into a universal rule that applies to situations in general. And furthermore,
it should be noted that that there is no mention or reference to Moses being anointed
in this passage, nor is anointing even hinted at as part of the issue.)
In Numbers 21:5-9, the people of Israel complain about lack of food and water
and God sends poisonous snakes among the people, which causes many of the people
to die. In 2 Chronicles 26:16-22 God makes Uzziah leprous because he offered incense
on the altar, which only the priests were to do. In 1 Kings 12:32-13:6, God sends
a prophet who makes King Jeroboam's arm dry up and become paralyzed for offering
incense to two calf idols. In Genesis 19:4-11, the two angels strike the men of
Sodom with blindness. In Luke 1:18-22, 62-64, the angel Gabriel renders Zechariah,
the father of John the Baptist, mute and deaf until John is born. Acts 9:8,17-18,
Galatians 4:15, and 1 Corinthians 12:7-10 describe how Paul was made blind on
the rode to Damascus. His sight was returned to him but symptoms of eye problems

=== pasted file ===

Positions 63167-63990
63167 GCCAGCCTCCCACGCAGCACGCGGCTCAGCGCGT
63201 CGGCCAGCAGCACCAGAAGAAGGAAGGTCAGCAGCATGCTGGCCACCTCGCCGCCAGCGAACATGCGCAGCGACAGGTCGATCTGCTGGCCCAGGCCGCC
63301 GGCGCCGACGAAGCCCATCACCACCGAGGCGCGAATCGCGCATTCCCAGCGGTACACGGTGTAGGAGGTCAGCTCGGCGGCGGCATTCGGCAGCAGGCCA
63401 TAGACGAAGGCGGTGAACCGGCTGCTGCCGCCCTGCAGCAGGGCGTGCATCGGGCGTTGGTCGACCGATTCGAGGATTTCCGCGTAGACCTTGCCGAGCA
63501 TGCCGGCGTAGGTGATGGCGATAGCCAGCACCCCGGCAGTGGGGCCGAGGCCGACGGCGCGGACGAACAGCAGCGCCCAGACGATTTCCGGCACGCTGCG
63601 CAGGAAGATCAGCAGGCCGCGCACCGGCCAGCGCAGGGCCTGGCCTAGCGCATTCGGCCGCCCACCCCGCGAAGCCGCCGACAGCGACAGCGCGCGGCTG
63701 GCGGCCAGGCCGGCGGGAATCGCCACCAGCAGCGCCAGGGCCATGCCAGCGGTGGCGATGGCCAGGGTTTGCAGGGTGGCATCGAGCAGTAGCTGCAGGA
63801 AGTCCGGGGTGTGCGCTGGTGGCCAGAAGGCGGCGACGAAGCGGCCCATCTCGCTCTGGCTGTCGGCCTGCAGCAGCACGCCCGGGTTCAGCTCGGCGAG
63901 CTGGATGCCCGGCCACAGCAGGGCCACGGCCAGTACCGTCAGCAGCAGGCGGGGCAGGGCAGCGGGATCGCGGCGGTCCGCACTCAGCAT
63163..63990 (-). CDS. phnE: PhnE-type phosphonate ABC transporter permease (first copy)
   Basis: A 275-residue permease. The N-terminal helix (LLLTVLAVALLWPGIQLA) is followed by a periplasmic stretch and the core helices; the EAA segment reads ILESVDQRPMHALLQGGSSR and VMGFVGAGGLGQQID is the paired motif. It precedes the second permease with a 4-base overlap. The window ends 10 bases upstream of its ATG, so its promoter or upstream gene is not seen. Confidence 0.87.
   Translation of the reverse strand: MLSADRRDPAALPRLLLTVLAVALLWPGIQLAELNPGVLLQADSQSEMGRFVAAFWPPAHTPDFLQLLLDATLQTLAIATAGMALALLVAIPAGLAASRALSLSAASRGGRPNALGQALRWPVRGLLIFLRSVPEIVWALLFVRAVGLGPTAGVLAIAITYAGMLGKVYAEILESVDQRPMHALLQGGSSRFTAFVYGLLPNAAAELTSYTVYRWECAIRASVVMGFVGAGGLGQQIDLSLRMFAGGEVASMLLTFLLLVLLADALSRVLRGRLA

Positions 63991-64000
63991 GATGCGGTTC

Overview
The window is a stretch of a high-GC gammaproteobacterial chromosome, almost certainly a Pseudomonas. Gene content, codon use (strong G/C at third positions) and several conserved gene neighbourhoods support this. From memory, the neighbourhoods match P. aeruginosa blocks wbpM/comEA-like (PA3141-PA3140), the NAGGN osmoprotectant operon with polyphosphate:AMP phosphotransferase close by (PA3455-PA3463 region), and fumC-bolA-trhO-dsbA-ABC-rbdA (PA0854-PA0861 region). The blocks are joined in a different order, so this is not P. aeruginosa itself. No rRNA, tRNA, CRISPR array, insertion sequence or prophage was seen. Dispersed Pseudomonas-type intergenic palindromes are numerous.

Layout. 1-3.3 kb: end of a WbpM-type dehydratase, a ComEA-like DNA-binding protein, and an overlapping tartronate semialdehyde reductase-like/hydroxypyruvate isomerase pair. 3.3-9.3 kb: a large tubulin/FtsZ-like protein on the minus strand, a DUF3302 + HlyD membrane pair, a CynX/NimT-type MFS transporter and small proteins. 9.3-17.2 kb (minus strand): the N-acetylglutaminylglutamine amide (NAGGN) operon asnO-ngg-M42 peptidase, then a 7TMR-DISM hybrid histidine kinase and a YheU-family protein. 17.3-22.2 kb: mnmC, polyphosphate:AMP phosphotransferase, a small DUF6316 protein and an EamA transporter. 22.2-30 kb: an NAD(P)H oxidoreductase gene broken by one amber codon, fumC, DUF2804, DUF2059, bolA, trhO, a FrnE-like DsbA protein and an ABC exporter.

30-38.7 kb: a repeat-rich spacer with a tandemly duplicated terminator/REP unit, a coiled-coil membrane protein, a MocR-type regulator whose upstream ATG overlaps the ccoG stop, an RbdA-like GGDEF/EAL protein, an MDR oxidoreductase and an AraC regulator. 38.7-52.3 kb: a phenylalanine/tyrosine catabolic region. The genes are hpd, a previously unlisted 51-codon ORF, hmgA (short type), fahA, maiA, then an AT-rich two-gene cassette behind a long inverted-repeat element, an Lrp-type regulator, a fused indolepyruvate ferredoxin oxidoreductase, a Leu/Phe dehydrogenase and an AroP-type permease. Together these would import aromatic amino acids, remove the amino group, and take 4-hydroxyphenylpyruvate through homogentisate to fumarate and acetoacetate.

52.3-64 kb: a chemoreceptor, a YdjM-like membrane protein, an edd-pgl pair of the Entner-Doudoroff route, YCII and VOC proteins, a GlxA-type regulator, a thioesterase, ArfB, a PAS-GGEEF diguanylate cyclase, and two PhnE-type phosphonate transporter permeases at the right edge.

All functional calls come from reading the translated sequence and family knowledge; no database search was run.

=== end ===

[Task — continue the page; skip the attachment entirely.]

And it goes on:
continued for Paul for the rest of his life. In Acts 13:10-12, Paul speaks a command
from God, which causes a sorcerer to go blind.
In all of these cases
God causes sickness or infirmity, often in response to sin. And because God sometimes
causes or allows people to become sick or infirmed, we must be careful not to
assume or declare every sickness or infirmity to be the work of evil spirits and
adversarial angels. If we do, we run the very great risk of calling God's work
the work of an evil spirit or fallen angel as the Pharisees did in Matthew 12:24-32.
If not outright blasphemy, these kinds of misstatements are too close for comfort
and should be cautiously avoided.
So, sometimes sickness and infirmity
are caused by evil spirits and adversarial angels. And other times they are caused
by God himself. In many of the examples above, sickness comes as a result of the
specific sins of an individual or group.
Romans 1:25-27 also hints (although
not conclusively) that certain behaviors actually bring about disease, specifically
unhealthy sexual behavior where the cultivation, transfer, and spread of germs
Romans 1:25 Who changed the truth of God into a
lie, and worshipped and served the creature more than the Creator, who is blessed
for ever. Amen. 26 For this cause God gave them up unto vile affections: